‘Oh Yes, Net-Zero’: Reckitt launches decarbonisation ‘living lab’ in Hull

Consumer goods manufacturer Reckitt is working with more than 35 businesses and community representatives to transform areas of Hull into a "living lab" that showcases how the nation can reach net-zero emissions.

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‘Oh Yes, Net-Zero’: Reckitt launches decarbonisation ‘living lab’ in Hull

Reckitt will continue to utilise 100% renewable energy at its Science and Innovation Centre in Hull and in all of its manufacturing sites globally

Reckitt, which is the owner of household brands such as Dettol, has launched its “Oh Yes! Net-Zero” initiative in the heart of the Humber region, where it is based. The initiative follows a “living labs” approach whereby businesses, households and local authorities all implement a range of low-carbon initiatives to outline the tangible benefits of reaching net-zero emissions.

More than 35 businesses and community representatives in Hull will take part in the approach, with the results to be shared and potentially adopted by businesses and the community.

COP26 President, Alok Sharma said:  “This is a unique campaign, illustrating the action we need to see as the UK becomes carbon neutral by 2050. It brings private and public sectors together, and asks every individual, household and organisation to help and make a difference across the Hull and Humberside areas.

“I look forward to seeing their success in driving down emissions, raising innovation and hope to see their ideas being replicated across the UK.”

The initiative will see Reckitt and other participants develop an economic model to support decarbonisation. The company also claims that as it brings together the public and private sector it can help support the Government’s Levelling Up agenda.

Specifically, Reckitt will continue to utilise 100% renewable energy at its Science and Innovation Centre in Hull and in all of its manufacturing sites globally. This, in turn, builds towards a commitment to generate 50% of its net revenue from “more sustainable products” by 2030.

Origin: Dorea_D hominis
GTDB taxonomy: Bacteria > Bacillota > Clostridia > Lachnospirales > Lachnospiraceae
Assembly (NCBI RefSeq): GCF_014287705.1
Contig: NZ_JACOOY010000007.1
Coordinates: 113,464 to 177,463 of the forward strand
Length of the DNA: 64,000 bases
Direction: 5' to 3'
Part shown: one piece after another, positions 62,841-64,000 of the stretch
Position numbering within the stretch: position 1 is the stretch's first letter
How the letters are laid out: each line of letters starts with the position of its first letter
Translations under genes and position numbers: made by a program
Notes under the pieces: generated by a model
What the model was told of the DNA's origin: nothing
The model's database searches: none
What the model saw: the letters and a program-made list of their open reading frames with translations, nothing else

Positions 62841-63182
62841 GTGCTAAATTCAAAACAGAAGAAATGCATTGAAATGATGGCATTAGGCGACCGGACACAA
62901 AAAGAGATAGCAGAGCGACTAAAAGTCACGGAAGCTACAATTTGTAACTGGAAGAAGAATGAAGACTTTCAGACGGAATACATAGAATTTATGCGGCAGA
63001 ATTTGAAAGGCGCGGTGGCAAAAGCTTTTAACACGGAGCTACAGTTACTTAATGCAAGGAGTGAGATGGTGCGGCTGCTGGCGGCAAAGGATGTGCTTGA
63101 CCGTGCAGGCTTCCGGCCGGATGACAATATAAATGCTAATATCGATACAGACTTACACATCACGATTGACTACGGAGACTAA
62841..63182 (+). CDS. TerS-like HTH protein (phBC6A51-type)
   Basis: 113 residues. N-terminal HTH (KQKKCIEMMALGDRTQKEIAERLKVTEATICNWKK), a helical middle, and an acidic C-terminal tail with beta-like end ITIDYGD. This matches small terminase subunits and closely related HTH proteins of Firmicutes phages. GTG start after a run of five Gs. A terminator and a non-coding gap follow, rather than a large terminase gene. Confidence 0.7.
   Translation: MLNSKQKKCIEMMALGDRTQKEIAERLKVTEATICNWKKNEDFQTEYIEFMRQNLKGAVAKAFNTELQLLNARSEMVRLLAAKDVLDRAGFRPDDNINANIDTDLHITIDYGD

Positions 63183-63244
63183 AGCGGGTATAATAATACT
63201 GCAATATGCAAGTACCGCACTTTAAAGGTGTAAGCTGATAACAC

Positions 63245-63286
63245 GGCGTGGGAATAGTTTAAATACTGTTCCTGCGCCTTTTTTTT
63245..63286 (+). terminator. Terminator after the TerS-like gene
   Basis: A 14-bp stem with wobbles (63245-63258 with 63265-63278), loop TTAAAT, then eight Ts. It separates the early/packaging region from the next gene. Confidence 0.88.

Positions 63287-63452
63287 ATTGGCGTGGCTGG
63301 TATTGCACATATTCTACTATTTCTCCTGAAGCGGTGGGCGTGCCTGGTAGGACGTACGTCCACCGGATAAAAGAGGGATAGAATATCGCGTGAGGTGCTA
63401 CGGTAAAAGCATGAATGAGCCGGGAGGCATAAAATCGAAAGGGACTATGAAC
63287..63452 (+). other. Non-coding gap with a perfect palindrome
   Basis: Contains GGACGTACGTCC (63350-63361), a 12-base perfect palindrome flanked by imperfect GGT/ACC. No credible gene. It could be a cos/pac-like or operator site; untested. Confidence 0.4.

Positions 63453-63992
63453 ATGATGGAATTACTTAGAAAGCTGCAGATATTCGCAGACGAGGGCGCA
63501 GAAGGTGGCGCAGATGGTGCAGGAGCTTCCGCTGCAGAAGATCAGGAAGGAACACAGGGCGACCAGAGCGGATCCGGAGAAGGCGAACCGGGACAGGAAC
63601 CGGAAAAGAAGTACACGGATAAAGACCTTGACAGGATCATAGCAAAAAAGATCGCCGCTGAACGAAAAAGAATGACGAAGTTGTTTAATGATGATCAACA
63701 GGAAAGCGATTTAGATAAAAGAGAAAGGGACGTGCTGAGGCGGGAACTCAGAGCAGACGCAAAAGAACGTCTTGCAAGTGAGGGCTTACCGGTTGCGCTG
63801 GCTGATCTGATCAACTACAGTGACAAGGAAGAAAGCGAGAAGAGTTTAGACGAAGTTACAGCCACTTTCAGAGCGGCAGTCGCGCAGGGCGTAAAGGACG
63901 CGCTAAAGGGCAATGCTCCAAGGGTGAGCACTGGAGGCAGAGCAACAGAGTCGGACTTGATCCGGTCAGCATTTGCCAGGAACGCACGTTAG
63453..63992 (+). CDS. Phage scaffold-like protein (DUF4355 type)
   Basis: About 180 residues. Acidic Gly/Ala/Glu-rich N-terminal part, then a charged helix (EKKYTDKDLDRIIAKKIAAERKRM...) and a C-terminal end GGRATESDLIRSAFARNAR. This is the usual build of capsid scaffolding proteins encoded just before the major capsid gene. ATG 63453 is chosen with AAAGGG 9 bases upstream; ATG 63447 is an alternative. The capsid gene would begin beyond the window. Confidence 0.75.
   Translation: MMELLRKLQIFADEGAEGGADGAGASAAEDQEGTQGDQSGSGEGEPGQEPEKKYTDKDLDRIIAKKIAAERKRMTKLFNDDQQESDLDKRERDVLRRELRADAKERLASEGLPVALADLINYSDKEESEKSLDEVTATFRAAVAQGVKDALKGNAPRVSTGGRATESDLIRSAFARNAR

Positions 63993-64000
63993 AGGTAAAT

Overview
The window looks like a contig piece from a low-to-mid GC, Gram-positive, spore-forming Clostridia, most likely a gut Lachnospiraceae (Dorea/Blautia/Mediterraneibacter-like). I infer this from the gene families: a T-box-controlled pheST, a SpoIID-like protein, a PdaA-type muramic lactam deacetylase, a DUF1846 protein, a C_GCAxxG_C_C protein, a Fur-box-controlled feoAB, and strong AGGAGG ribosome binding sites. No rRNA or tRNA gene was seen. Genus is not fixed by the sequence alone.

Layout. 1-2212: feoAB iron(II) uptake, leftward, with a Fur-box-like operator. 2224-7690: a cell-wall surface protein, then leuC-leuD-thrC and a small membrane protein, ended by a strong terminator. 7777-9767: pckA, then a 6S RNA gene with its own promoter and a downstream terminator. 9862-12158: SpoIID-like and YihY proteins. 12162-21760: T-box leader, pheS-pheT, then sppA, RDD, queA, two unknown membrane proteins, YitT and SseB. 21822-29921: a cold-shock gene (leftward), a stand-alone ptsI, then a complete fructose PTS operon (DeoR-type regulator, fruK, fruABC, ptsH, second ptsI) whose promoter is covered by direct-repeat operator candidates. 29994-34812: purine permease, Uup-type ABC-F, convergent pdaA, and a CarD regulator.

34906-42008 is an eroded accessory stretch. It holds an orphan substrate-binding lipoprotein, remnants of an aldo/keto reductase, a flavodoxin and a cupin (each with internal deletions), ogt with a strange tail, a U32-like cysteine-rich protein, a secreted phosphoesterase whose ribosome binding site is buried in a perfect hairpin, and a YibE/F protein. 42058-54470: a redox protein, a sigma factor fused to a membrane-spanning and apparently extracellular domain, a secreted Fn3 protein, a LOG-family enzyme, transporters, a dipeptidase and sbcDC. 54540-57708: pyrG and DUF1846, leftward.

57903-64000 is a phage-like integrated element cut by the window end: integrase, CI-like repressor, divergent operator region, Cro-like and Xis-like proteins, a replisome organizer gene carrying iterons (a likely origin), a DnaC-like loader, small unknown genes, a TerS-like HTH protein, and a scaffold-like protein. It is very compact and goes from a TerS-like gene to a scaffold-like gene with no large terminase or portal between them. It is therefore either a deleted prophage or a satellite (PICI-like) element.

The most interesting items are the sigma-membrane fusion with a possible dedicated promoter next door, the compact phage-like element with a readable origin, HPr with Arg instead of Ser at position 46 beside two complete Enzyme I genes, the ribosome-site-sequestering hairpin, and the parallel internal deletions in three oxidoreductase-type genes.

Reckitt, the Hull City Council and 1851 Trust have all committed to empowering 13 local secondary schools with information and knowledge to educate on the climate crisis, through a “protect our future” programme. Elsewhere, Ideal Heating and Hull City Council will conduct studies on air source heat pumps to reduce escalating energy bills associated with heating.

With the Humber region being the highest emitting industrial cluster in the UK, other vital components of the Hull community will also attempt to decarbonise.

The Hull University Teaching Hospitals NHS Trust has pledged to reach net-zero by 2030. This includes a £4.5m solar “field of dreams” that will power the entirety of the local Castle Hill Hospital.

Elsewhere, Hull City Council has invested £56m into carbon-neutral projects, as well as converting its 300-strong fleet to electric vehicles (EVs) by 2030.

In 2019, Drax, Equinor and National Grid published a roadmap fleshing out their plans to create the world’s first zero-carbon industrial hub in the Humber region by 2040.

The roadmap sets out proposals to build a demonstration hydrogen production facility in the region by 2025 and install carbon capture equipment on one of the four biomass units at Drax’s power station in Selby two years later.

Matt Mace

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